The modern world is full of uncertainty and requires a knowledge system to maintain confidence and receptivity. Anyone who has even tried meditation quickly realizes how little a single session can give within the context of a long journey. Single meditations are exercised with great resistance. We are constantly lacking focus and attention, and new distractions are constantly emerging. However, over time, we’re experiencing the cumulative effect of our work, and we’re starting to notice as small changes become a part of everyday life. We’re starting to take a broader view and notice the hints of the universe.
The same happens with any information we get. We need to be sensitive to even the smallest changes in the world around us. Each of these signals is a sign — a clue — a hint from the universe to find the balance.
We must hear these signals and deal with them properly. Individually, they are just small facts — a piece of knowledge about the world around us — closely related to our unique experience, but connected, they form a whole worldview. When a person remembers an answer to a hint, the world exponentially increases the repeat interval of this hint, showing it more often. These increasing intervals allow storing a collection of thousands of hints, using only a few dozen each day. New information can be very different from the previous one. We do not see the connections, we do not understand the relationships, and we do not distinguish the value of a given hint. The complex knowledge system begins to assemble over a long period of time, when seemingly unrelated events begin to intersect — establishing new meanings. We receive these hints usually when we’re least prepared — when we’re on the road or waiting in line. That is why it is important for us to be open to new experiences.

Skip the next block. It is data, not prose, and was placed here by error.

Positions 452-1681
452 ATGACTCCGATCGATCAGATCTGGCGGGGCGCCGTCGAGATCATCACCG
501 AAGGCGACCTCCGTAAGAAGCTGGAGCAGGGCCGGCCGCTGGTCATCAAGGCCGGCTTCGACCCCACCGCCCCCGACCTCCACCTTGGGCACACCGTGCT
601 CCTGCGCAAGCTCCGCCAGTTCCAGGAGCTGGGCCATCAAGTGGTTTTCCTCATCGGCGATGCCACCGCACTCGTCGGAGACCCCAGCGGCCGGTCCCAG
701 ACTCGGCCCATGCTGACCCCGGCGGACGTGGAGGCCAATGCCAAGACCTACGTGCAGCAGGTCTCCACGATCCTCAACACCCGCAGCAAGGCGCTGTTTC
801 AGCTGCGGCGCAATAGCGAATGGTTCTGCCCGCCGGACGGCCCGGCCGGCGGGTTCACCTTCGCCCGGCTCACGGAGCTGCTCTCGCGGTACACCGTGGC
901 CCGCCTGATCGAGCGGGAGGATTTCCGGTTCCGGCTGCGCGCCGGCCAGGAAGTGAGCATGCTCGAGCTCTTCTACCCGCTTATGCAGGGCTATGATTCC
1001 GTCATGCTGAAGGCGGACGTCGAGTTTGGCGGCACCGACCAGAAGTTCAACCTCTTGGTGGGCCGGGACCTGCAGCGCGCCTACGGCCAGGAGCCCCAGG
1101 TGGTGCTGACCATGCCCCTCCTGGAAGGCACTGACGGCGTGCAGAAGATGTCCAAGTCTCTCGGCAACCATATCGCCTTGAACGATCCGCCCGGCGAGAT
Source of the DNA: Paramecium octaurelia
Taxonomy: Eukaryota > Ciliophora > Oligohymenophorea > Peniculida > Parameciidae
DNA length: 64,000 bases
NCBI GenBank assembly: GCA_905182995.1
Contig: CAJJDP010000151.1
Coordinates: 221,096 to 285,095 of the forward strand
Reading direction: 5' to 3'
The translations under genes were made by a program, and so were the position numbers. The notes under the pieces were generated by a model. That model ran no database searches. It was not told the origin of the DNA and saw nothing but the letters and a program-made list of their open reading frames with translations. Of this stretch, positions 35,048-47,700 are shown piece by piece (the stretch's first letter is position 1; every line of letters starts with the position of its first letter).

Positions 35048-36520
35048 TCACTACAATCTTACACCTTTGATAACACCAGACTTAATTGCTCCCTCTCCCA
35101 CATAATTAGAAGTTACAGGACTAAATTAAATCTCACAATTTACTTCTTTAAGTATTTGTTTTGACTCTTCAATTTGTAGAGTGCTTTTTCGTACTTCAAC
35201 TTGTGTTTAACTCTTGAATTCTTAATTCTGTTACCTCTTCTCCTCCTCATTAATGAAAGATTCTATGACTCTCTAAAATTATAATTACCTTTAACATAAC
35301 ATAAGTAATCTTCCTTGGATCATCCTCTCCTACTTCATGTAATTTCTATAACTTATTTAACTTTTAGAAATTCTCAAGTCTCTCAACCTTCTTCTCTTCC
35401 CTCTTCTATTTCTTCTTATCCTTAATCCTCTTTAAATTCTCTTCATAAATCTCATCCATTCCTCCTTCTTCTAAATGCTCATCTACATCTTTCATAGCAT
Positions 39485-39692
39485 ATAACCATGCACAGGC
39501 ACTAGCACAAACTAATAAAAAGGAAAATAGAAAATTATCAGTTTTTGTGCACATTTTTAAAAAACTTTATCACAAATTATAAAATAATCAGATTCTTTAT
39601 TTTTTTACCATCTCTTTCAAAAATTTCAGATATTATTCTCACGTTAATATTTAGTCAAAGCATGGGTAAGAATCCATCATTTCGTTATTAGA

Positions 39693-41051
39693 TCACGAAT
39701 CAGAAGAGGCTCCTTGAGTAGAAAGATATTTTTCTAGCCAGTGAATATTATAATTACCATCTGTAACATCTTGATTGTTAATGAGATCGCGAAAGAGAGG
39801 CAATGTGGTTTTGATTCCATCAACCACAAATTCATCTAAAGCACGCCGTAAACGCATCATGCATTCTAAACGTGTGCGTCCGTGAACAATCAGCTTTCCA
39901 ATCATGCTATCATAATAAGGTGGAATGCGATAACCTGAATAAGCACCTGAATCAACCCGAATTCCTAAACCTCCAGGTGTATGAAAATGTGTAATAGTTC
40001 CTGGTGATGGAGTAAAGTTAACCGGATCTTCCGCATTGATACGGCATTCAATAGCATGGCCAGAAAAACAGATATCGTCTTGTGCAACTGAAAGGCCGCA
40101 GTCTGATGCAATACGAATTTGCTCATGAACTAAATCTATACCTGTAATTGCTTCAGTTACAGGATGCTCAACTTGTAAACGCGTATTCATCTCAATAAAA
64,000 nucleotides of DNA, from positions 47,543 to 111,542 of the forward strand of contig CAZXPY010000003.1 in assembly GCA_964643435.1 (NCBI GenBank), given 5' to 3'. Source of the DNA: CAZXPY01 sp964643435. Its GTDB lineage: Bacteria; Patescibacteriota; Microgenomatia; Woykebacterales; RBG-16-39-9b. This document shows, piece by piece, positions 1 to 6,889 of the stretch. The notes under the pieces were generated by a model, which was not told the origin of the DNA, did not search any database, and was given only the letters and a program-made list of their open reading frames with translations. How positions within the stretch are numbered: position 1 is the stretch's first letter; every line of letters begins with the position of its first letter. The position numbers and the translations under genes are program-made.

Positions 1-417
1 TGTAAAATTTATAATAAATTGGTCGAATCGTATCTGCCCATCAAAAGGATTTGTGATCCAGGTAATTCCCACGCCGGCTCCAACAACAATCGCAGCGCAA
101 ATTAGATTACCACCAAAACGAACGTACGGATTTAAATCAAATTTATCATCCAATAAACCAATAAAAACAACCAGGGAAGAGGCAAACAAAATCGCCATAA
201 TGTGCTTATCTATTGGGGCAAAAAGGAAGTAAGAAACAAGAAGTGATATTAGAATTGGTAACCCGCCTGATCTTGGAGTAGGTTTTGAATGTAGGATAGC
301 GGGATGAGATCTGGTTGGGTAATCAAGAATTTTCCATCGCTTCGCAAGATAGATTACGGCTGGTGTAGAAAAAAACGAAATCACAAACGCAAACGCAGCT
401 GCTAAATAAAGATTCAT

Taking notes is not enough. The less attention is paid to the clue, the less it will be remembered the next day. We are surprisingly careless with information we receive. We don’t take notes and we rarely try to reconsider our experience. Furthermore, we can’t write in a language we don’t understand. It’s very difficult to correctly formulate the clues and not to limit the context beforehand. This allows information to mature and unfold into a full-fledged idea.
With the abundance of information that falls on us, essential things are soon forgotten or they become difficult to distinguish. Usually, the system that we have at our disposal is not flexible enough for the scattered flow of incoming information.
Messengers have their own laws of information flow, corporate mail — the others, there is no general protocol to synchronize them. Context switching may seem to be a cognitive benefit, but it creates problems at work because we’re rarely able to go deep in such a setting. Even if we spend a couple of weekends creating a complex [[zettelkasten]] notes structure, its complexity is likely to be enormous, and in the long run, everything will collapse.
Even if the information continues to be collected, we will quickly realize that without revision, without regular procedures of refactoring the hints we’ve got, we are not benefiting from them at all.